Las Vegas Sands (NYSE:LVS) has come a long way since 2008 from being the poster the child of an over leveraged debt ridden company to on the cusp of having an impeccable balance sheet with cash cow producing properties. Since reaching $62 in early April the stock has plummeted as fears of a China hard landing take center stage yet again.
LVS' most recent quarter shows $2.7 billion in revenue, almost 82% of those dollars were derived from the Far East (Macau and Singapore). Using this metric alone, it seems like common sense to sell LVS on the news that China's economy is about to endure a serious downturn, but under the surface LVS is well positioned to wade through any such downturn short term, and profit immensely if fears are proven yet again to be overblown.
Resurgence of Market Share in Macau
One of the main reasons LVS was flat last year had to do with the fact that its market share in Macau was on a steady decline. I regularly plot the revenue from LVS' Macau region compared to the gross gaming revenue that Macau reports monthly. Beginning in the middle of 2008 LVS began to lose market share and it escalated into the middle of 2009 when Melco Crown (NASDAQ:MPEL) opened City of Dreams. Since that time and the addition of 3 more mega resorts from the likes of Wynn (NASDAQ:WYNN), Chinese gaming mogul Stanley Ho Mynn (NYSE:SJM), and MGM (NYSE:MGM), LVS' market share has plummeted from the low 20s to a record low of 13.5% in Q3 2011. Here's a glimpse of market share.
As you can see, late last year LVS began regaining market share and they are back over 15%. This trend should continue as LVS is actively opening Sands Cotai Central, the last property to come online in Macau until 2014-2015. It began opening in April and will launch in 3 phases throughout 2012 and into Q1 2013. The "newness" of the project will undoubtedly drive market share gains; the big question is will the gains come from rival resorts, or will Cotai Central cannibalize LVS' existing properties? It is far too early to make that call, and only time will tell. Macau is expected to continue to grow, albeit at a slower rate than the 30-40% gains we saw the last few years, but with 20% year on year gains for Macau and expanding market share, LVS' China operations seem very attractive going forward.
Gaining Share in Las Vegas
While the Las Vegas Strip has not fully recovered from the depths of the financial crisis, it is in the bottoming out phase as US consumers are becoming more comfortable with spending money again. During this time though LVS has seen its market share rise in Las Vegas with a percent of total strip gaming revenues further adding to its reputation as the premiere casino operator in all regions. Should the US market return to the days of old, LVS remains in good position to capitalize on the growth. It should be noted though that Las Vegas only makes up about 15-16% of LVS' revenues at this stage in the game.
Manageable Debt Load
Although LVS has $9.9 billion in debt, its maturity profile is well organized. Below you can see the illustration that shows the bulk of LVS' debt coming due in 2016, some 4 years away. The company has over $4.1 billion in cash and equivalents on the balance sheet right now and they will refinance the Singapore credit facility in Q2 which they mention on the most recent 10-Q page 42.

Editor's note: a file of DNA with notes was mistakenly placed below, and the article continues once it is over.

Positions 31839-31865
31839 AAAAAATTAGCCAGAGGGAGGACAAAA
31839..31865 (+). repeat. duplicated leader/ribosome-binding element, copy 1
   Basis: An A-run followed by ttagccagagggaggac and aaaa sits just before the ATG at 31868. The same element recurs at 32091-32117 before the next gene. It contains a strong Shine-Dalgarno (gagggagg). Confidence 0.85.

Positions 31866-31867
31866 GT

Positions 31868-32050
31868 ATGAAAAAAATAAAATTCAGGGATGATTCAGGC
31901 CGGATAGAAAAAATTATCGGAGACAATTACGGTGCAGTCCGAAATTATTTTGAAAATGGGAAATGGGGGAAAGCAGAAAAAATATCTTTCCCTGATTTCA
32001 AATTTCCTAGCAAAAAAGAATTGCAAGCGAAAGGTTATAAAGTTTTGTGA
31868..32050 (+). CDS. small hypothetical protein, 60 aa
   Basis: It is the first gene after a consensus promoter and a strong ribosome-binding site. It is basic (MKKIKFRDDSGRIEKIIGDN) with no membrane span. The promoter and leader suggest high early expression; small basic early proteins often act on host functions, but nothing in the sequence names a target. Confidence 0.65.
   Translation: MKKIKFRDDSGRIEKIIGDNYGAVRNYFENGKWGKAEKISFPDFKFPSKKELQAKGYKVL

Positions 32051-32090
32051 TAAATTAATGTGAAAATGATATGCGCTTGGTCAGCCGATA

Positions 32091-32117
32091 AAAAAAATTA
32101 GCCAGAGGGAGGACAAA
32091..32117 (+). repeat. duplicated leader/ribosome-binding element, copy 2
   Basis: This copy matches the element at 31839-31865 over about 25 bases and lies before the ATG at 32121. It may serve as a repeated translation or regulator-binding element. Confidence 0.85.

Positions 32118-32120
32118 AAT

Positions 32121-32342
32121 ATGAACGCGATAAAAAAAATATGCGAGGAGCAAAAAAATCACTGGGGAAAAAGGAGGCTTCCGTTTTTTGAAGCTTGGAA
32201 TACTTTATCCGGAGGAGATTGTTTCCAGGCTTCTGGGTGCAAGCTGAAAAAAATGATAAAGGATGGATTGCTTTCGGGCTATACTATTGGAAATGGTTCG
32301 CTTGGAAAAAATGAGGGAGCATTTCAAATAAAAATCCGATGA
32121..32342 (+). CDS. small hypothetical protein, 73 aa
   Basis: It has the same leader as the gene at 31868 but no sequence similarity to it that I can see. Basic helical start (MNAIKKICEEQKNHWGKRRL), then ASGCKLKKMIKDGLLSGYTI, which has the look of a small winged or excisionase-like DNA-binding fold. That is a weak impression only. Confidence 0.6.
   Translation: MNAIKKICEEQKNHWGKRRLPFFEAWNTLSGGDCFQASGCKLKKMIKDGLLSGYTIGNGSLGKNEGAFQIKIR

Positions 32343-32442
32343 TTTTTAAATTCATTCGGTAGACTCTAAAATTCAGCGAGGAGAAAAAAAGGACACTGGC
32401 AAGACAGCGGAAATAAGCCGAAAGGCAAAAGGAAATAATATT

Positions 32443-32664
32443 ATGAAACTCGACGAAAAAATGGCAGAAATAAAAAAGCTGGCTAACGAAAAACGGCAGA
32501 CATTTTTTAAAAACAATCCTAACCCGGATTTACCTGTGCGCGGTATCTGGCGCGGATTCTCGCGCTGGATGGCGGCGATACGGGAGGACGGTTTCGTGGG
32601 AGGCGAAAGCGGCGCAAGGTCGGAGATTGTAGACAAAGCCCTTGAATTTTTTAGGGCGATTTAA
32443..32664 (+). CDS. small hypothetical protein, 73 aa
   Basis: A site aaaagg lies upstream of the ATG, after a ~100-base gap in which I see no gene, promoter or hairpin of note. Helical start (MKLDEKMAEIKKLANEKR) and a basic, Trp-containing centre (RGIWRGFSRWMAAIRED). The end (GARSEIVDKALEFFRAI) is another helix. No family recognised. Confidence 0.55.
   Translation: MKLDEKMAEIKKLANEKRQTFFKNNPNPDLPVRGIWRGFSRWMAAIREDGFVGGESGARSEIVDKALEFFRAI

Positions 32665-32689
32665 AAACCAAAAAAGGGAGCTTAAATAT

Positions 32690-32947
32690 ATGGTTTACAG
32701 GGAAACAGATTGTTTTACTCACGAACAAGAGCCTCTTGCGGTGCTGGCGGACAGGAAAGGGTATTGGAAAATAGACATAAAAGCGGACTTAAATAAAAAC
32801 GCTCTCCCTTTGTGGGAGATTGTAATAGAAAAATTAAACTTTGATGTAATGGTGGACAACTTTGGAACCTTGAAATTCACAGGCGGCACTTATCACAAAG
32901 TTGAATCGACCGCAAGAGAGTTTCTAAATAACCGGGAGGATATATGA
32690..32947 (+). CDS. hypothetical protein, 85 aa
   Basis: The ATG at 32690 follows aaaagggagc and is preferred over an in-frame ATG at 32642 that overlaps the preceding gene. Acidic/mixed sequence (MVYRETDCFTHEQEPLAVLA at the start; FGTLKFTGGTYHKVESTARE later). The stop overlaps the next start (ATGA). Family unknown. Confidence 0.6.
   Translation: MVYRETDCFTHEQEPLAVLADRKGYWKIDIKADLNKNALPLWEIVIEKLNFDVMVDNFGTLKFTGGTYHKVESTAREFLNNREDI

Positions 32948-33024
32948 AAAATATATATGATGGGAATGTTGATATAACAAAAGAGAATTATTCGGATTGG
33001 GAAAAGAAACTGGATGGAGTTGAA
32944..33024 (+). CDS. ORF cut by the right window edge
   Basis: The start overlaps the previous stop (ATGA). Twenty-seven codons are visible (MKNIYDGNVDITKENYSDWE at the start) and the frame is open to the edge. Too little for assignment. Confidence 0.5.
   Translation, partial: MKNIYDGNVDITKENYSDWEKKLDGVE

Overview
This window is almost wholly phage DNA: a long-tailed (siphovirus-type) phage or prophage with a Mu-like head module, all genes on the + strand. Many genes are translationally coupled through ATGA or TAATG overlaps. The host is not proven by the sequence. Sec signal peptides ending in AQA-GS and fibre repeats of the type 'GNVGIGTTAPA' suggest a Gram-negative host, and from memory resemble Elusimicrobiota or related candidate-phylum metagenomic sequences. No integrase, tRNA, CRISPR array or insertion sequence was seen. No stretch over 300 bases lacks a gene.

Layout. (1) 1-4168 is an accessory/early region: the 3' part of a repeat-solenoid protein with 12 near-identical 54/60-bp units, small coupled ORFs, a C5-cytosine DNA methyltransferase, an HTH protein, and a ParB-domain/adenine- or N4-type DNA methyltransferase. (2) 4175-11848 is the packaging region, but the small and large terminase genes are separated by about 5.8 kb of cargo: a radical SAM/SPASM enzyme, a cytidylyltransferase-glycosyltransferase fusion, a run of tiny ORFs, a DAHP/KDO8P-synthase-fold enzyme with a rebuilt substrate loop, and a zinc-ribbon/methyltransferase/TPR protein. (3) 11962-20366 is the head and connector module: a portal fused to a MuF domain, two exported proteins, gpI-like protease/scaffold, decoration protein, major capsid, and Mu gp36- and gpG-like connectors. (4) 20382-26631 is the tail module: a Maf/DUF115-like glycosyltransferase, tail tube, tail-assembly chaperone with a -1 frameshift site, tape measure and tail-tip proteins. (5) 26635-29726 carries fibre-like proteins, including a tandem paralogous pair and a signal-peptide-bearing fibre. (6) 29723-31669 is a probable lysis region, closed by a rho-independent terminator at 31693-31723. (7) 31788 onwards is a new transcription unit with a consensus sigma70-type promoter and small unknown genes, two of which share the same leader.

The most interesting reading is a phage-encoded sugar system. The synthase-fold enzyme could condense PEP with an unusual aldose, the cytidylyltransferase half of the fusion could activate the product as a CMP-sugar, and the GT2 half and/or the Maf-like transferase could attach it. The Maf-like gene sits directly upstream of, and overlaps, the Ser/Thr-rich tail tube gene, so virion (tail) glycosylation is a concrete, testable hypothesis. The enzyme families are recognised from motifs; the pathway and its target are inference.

Sure, $4.5+ billion coming due in 2016 may raise some eyebrows, but when you consider the fact that LVS is turning into a cash cow they will likely chip away at that number before getting there or refinance as they approach to break it up. The next image is a look at LVS Adjusted Property EBITDA from 2012 through 2014. In my projections I assumed the following:
- 20% Growth Rate Macau for 2012, then 18% (Conservative)
- 15% Growth Rate in Singapore (Slightly aggressive)
- 5% Growth Rate in Las Vegas Strip (Consensus)
- 3% Growth Rate in regional (Consensus)
As you can see, LVS is expected to significantly grow APE, producing $4-$6 billion in operating EBITDA a year. After Cotai Central is fully opened in 2013, CAPEX will be significantly reduced for the company as they will direct their focus towards maintaining properties instead of opening. This leaves the company ample room for dividend raises, debt repayment, the eventual repurchase of stock, growth through development, etc.
A Look at the 3-Year Projections
In closing, I'll leave you with these 3 year projections for LVS. Should China avert a hard landing, it is safe to assume LVS will continue to take market share. They indeed are the best in breed gaming stock. In this article I did not touch on the prospects that Singapore presents, mainly because they are well known by the investment community.
I read a lot of comments regarding LVS' debt load and when you actually look at the numbers, the structure and the cash flow they'll produce before they even get there, LVS is in better shape than it ever has been. I firmly believe dividend growth is on the horizon for the next 2-3 years and now is a great entry into LVS when you look at this 3 year projection.
Disclosure: I am long LVS.